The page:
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Nneota Egbe is a veteran host at eco@africa. He reveals what he's learned in that time, describes some memorable moments and explains what Africans and Europeans can learn from each other regarding the environment.
DW: So this is your 100th eco@africa show. You have spent a lot of time looking at environmental issues in Africa and Europe. What is the most important thing you have learned? Why?
Nneota Egbe: It's been remarkable and really fun. One of the things that I've come to learn is that everyone of us doing our little bit where we are — like paying more attention to the things you do and how they affect our environment — helps to make our lives and the environment a lot better. In other words, the smallest thing we do, even the things that we think do not matter, matter a great deal to the environment. So, you and I, as we sit, as we walk, even as we drive or play, we can make a difference from where we are. It doesn't matter what part of the world we are in.
What do you think the importance is of mixing European and African topics in the show?
Linking Africa and Europe via this show is one of the best things we've done. Why? Because, yes the Europeans might be advanced technologically, but there are some things that are done traditionally in Africa that the Europeans can borrow and enhance upon to help their own side of the environment. The Africans can also borrow the technological advancement and indeed research knowledge from the Europeans and put it into practice here. Seeing that what I'm trying to do in Africa, has already been done in Europe, encourages me to go ahead and push through with what I'm doing.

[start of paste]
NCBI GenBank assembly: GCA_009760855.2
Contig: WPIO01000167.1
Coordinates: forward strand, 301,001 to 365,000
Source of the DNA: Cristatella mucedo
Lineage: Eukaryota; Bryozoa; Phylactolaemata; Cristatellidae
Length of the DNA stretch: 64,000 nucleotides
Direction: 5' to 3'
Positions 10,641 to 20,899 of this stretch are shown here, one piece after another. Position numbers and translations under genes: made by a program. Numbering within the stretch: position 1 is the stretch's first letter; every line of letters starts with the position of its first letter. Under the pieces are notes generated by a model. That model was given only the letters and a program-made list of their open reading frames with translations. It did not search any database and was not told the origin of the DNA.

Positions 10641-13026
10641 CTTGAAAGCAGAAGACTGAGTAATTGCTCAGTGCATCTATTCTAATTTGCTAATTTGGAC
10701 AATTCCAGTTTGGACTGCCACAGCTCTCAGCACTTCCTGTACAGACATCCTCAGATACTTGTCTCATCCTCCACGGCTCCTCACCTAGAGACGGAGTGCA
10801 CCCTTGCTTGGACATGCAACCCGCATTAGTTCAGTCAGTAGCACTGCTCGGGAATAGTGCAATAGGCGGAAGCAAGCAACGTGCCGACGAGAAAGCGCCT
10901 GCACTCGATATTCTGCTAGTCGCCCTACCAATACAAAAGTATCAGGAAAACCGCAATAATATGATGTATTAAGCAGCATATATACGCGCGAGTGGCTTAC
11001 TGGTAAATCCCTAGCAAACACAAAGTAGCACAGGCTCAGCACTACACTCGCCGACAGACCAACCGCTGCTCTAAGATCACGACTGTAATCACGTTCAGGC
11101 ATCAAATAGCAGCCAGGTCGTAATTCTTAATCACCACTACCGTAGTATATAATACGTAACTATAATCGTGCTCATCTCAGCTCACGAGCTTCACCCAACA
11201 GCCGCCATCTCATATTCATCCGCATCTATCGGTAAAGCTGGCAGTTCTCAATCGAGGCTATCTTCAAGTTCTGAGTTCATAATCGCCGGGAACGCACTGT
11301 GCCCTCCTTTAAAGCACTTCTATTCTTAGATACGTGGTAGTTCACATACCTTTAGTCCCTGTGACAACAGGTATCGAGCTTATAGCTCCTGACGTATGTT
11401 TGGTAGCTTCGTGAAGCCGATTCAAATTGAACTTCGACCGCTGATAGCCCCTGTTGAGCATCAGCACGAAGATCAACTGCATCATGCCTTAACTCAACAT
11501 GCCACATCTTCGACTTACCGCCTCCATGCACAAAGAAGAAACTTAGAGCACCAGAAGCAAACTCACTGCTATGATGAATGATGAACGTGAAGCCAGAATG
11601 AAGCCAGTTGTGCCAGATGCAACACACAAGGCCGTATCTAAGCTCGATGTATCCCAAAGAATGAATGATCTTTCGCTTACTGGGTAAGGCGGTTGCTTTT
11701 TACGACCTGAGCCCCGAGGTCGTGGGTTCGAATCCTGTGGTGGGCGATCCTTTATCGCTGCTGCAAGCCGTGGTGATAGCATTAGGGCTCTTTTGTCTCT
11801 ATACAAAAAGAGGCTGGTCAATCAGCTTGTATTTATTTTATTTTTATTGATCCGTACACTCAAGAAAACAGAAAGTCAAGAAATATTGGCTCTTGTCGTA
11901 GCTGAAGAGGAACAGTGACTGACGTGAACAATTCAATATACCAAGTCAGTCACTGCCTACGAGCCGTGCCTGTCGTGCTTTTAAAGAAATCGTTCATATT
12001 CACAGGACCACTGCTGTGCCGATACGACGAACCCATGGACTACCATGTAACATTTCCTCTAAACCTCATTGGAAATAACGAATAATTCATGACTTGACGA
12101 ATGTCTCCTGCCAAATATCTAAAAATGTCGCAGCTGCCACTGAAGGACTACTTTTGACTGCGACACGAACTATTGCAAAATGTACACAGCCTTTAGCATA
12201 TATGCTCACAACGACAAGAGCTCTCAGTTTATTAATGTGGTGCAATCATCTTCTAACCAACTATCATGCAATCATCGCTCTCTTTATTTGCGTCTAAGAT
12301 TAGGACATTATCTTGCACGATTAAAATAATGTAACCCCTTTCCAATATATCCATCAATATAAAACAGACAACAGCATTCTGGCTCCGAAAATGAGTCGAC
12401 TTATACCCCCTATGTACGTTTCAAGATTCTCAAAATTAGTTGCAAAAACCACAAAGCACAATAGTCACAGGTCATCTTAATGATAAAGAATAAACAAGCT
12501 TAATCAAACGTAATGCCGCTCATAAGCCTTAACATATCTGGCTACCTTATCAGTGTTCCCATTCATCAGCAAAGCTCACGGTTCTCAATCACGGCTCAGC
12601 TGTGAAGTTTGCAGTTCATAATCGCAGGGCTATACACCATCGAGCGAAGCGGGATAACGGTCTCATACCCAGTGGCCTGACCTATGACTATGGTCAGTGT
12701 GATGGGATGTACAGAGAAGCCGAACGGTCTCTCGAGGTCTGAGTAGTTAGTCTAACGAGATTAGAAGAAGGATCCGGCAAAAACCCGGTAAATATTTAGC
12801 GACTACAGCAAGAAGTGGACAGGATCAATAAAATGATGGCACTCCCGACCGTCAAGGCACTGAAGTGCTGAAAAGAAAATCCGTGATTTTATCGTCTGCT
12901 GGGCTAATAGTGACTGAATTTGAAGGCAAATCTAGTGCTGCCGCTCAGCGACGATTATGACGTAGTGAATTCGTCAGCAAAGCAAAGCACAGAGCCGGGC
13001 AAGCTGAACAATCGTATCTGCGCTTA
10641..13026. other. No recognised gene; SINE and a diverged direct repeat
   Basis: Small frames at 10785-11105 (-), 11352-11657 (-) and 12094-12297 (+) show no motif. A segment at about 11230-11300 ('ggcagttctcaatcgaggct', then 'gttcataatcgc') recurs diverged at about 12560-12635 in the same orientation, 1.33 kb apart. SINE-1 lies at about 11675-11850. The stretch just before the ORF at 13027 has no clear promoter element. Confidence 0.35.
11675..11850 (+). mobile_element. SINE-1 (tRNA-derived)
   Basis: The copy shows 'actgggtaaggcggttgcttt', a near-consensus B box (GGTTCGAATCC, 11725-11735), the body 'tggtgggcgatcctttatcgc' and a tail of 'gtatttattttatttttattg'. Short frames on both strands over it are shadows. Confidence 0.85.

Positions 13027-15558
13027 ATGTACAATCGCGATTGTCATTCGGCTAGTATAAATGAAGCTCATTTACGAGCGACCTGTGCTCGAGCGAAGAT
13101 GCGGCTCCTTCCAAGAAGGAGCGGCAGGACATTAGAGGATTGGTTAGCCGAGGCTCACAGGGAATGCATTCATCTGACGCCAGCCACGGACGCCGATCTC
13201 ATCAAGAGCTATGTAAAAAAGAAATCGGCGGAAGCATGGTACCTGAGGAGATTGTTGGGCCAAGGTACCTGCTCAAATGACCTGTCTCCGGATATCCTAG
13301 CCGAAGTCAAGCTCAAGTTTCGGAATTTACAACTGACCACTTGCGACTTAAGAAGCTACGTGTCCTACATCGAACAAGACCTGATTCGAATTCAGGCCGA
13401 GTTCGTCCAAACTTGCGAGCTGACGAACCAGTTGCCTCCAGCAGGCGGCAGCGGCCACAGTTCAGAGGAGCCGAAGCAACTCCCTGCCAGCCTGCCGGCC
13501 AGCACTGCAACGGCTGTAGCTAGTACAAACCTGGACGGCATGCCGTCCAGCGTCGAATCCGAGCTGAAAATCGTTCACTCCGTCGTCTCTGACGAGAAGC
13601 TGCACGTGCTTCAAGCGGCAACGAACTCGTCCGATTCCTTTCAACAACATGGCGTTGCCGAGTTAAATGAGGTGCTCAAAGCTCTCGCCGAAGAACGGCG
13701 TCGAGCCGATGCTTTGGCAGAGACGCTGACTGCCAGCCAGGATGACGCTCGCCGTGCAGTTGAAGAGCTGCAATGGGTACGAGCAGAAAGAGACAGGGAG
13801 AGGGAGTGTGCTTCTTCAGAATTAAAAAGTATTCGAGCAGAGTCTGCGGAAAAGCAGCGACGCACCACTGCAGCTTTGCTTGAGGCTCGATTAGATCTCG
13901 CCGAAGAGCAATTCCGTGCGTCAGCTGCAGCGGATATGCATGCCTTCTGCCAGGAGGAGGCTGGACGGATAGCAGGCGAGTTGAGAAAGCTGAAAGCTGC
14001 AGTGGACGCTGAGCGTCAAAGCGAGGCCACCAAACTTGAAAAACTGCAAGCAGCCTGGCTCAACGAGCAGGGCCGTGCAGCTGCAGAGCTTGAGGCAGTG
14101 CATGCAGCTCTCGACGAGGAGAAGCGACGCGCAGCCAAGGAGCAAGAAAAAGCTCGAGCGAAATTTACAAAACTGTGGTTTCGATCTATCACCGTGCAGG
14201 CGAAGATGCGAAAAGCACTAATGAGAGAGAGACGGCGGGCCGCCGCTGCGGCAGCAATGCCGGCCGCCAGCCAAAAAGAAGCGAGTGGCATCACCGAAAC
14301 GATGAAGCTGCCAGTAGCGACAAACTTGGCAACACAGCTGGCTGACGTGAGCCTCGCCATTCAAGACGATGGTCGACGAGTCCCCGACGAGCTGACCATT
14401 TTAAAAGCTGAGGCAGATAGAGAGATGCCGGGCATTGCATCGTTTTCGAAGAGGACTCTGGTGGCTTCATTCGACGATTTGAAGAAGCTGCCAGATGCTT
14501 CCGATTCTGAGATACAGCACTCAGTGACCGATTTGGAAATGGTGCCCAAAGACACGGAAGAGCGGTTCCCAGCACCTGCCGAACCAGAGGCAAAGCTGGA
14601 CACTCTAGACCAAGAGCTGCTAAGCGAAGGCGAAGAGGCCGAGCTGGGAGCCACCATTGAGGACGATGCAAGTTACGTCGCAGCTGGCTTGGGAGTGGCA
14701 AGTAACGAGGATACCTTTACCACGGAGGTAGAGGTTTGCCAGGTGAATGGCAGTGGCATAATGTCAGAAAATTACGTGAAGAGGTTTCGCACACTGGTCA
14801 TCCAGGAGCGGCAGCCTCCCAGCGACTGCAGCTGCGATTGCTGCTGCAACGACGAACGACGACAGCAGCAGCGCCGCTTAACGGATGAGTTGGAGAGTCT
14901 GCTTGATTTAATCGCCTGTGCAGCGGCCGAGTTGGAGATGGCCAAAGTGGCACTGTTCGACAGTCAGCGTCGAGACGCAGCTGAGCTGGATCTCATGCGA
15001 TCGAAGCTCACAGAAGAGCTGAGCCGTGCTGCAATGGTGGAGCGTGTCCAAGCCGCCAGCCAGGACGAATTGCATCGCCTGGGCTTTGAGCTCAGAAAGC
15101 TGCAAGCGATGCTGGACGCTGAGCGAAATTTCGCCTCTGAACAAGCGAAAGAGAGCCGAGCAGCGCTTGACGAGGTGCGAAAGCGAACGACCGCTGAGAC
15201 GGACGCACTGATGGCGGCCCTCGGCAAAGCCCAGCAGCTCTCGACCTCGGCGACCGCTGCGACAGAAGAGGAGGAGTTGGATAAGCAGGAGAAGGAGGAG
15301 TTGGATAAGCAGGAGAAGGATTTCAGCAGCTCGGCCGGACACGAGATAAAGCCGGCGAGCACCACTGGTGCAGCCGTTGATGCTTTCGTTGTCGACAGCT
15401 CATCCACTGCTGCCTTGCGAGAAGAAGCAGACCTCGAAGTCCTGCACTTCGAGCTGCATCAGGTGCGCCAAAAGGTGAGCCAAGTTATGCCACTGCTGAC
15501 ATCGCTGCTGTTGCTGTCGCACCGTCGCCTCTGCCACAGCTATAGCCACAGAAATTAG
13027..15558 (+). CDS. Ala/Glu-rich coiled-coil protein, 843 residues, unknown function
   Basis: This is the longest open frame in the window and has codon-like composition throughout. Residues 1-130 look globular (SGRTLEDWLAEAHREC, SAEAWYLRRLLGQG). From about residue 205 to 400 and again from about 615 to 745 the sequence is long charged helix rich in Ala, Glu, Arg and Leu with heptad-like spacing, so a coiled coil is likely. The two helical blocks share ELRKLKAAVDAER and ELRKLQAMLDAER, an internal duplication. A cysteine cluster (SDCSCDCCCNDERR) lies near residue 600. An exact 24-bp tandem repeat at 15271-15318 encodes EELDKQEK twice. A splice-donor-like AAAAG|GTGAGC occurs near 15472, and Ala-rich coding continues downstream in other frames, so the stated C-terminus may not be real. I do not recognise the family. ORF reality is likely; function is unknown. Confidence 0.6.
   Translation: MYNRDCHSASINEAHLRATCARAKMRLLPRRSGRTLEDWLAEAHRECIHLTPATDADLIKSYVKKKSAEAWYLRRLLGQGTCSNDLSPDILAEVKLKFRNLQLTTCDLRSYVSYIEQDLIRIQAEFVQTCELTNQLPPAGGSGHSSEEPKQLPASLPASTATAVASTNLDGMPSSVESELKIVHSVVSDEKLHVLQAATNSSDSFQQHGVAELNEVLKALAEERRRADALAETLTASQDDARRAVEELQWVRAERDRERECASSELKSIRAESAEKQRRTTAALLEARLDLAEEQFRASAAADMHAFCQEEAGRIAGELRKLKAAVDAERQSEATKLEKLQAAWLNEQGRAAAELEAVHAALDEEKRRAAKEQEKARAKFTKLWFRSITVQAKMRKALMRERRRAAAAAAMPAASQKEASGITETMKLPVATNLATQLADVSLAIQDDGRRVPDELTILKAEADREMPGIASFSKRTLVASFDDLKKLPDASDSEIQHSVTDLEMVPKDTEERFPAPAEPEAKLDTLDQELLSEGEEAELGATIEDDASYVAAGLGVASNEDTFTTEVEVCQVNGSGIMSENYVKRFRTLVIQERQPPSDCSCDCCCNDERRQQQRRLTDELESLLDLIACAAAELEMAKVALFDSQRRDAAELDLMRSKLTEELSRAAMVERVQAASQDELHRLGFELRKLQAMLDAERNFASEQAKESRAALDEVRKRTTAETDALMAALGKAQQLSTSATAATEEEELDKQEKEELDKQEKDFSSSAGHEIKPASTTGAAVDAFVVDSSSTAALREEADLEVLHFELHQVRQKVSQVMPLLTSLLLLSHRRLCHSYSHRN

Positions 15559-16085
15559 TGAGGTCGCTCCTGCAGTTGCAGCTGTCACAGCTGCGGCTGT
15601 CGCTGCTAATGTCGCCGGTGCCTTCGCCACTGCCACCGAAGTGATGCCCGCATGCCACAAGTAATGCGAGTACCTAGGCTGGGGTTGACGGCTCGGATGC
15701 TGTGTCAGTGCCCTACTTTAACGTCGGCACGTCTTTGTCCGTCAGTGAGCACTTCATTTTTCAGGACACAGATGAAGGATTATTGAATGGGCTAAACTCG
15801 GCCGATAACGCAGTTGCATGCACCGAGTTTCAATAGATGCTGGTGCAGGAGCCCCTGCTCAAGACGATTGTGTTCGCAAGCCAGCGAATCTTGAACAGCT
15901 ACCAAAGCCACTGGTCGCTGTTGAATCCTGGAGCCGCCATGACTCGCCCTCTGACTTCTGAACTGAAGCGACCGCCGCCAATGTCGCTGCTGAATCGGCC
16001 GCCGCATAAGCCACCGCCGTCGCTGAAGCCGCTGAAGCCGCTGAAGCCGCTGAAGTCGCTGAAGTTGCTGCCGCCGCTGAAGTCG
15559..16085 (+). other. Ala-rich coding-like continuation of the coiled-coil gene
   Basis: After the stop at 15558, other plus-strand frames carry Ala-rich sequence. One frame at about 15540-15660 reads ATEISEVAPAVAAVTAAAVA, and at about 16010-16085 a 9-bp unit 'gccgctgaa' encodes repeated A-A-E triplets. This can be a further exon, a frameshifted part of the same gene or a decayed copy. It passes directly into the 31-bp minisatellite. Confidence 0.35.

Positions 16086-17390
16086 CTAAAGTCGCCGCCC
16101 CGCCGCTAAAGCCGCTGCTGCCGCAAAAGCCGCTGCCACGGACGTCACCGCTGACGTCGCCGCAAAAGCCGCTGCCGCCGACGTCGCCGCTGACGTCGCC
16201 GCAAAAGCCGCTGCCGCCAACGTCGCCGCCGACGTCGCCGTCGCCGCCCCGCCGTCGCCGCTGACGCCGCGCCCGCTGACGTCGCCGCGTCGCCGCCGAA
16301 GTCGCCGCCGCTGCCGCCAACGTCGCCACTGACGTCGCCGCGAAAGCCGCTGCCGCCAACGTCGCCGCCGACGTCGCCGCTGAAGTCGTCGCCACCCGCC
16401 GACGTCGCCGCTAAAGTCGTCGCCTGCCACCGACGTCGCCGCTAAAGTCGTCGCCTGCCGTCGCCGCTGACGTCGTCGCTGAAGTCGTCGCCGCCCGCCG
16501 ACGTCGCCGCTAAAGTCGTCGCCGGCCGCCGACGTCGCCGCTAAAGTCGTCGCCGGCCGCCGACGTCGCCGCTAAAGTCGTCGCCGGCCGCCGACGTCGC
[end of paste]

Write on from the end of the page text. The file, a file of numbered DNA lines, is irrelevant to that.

To make the show we often have to take complex topics and try to make them easy to understand. What one story really sticks out in your memory?
Asking me to pick one story out of 100 episodes with more than five stories per episode is really difficult. Some really remarkable ones stand out. I'll pick up the story of a young man in Anambra State in Nigeria, who goes out to pick plastic waste and turns it into cooking oil for himself and his family. He then uses what's left after he makes the cooking oil to repair the roads to his house. Or is it Princess Abze Djigma of Burkina Faso supplying solar lamps to villages? Or is itpeople in Austria who build sustainable mobile homes? I can't say which one is most remarkable. So please don't put me under this kind of pressure (laughs). Every story stands out in its own unique way. Especially because we turn complicated stories it into something simple that everyone can relate with.
We have covered many different areas — solar power, recycling and wildlife — are there issues we have missed in the last 99 shows?
We've looked at solar power, recycling and wildlife. We've looked at sustainable living in many different ways. I think one of the areas we've not really given much attention, is how government policy is affecting the efforts by individuals to protect the environment and to live sustainably. Sometimes the individuals will be doing their bit, struggling and striving to ensure the environment is protected and their lives are sustained. But government policies sometimes don't take the affect on people into account. And then people get discouraged. They pull back or relocate from that place to somewhere else or that effort just dies a natural death.
We should also look at the role of sport in environmental sustainability. How can sports help? We had several stories on football fields that generate electricity. These are stories we should look at as well: what role sports can play in ensuring that the environment is sustained and we all lead a better life?
This interview was edited and condensed for clarity